To support this, Gorman offers a detailed reading of Ephesians. Ephesians refers to peace eight times, including the introduction (1:2) and conclusion (6:15) of the letter. Before examining how Ephesians describe peace, Gorman must deal with several obvious objections to using Ephesians as a model for Pauline ecclesiology. He deals with the authorship problem briefly by stating Paul is the genius behind the letter regardless of who wrote it. A second problem with Ephesians is the alleged patriarchy of Ephesians 5:22-6-9. Although there are various ways to deal with this problem, Gorman points out the peace of the gospel ought to affect all relationships in which believers participate, so if a male head of a household is acting peaceably, then he cannot mistreat his wife, children or slaves (186).
He then argues the book of Ephesians demonstrates Christ’s death reconciles people to God but also people to one another (192). To emphasize one or the other is to miss the point of “Christ as peacemaker.” But the church is not simply to “be peace” but to keep the peace. If shalom means harmony, then the local church ought to be a place characterized by the same cruciform love that created the church (196). Peacemaking cannot be reduced to a nebulous imitation of Christ or God, although it certainly includes “putting on” Christ.
Each chapter concludes with a brief example of a ministry, which is “being the gospel” in a particular community. For example, after arguing Paul expects his churches to be peacemakers, Gorman illustrates this by describing Christian Peacemaker Teams. This ecumenical ministry seeks nonviolent alternatives in Palestine, Iraq, Columbia or other war-torn regions. For the church as the justice of God, Gorman draws attention to Mary’s Cradle in Bluefield, West Virginia, a ministry associated with Trinity United Methodist Church. The ministry provides assistance for pregnant women and offers a range of services for women. These illustrations are helpful because they provide concrete examples of how local churches can think creatively to be the gospel in their communities.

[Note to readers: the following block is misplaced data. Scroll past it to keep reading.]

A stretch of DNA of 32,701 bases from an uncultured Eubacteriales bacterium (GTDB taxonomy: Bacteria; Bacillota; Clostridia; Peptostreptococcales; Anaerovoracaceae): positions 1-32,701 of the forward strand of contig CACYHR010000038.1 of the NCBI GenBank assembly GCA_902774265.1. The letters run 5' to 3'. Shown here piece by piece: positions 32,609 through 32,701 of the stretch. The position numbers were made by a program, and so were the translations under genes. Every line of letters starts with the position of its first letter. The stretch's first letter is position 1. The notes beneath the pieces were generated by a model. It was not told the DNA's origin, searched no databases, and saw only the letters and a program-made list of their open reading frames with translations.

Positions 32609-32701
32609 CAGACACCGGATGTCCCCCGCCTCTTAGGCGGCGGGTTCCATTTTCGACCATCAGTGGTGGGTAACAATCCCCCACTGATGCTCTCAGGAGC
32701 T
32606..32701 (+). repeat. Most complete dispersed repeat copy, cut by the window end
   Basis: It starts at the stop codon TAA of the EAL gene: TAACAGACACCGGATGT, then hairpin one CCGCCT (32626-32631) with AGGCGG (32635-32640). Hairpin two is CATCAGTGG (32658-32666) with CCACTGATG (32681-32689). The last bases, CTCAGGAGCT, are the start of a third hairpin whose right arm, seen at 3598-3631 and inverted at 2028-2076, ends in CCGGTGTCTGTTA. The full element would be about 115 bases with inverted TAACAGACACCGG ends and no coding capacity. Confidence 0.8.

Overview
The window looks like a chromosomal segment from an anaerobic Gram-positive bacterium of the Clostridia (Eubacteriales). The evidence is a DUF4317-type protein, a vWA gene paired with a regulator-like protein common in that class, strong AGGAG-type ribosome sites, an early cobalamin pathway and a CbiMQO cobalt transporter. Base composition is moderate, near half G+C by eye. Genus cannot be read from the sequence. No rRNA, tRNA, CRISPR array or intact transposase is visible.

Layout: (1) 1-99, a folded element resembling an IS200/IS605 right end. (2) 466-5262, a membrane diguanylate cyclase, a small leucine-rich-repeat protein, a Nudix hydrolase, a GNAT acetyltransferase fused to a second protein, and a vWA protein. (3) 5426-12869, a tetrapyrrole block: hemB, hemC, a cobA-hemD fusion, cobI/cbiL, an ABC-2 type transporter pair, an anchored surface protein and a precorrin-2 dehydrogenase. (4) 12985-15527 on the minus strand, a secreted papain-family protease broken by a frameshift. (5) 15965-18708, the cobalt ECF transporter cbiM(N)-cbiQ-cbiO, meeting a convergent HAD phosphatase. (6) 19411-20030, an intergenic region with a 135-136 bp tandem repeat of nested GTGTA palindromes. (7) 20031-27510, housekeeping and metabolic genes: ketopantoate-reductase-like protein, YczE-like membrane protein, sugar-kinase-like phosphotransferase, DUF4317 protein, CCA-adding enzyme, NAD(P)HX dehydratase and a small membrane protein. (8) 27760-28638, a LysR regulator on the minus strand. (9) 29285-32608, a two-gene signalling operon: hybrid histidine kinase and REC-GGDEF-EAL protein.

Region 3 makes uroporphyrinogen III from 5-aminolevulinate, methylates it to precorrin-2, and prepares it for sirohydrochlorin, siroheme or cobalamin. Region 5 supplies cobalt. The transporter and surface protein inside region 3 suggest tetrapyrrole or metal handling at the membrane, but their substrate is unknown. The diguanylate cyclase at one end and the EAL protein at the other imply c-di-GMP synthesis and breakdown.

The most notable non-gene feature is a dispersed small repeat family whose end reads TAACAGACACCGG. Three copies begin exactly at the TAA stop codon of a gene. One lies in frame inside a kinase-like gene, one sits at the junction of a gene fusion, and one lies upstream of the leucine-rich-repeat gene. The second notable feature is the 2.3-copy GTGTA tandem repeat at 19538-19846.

Conclusion. I have always been associated with Christian organizations that were decidedly evangelistic, although not always intentional in how they live out the gospel in a community. Missionaries went off someplace and did missions, and the local church supported that mission with prayer and money. But this is not what Paul envisioned when he planted local churches in specific communities. Gorman shows Paul’s “missionary strategy” was to create local manifestations of the gospel, local churches, which could then reach into their communities as a living gospel. I agree with Gorman’s assessment that some churches hear a call to be the gospel through a “renewed imagination.” In Becoming the Gospel, Gorman provides a solid exegetical, biblical foundation for local church involvement in local communities.
The Eerdmans podcast has a two-part interview with Gorman (episodes 14 and 15), and Gorman answered a few questions on Eerdworld about this book.
NB: Thanks to Eerdmans for kindly providing me with a review copy of this book. This did not influence my thoughts regarding the work.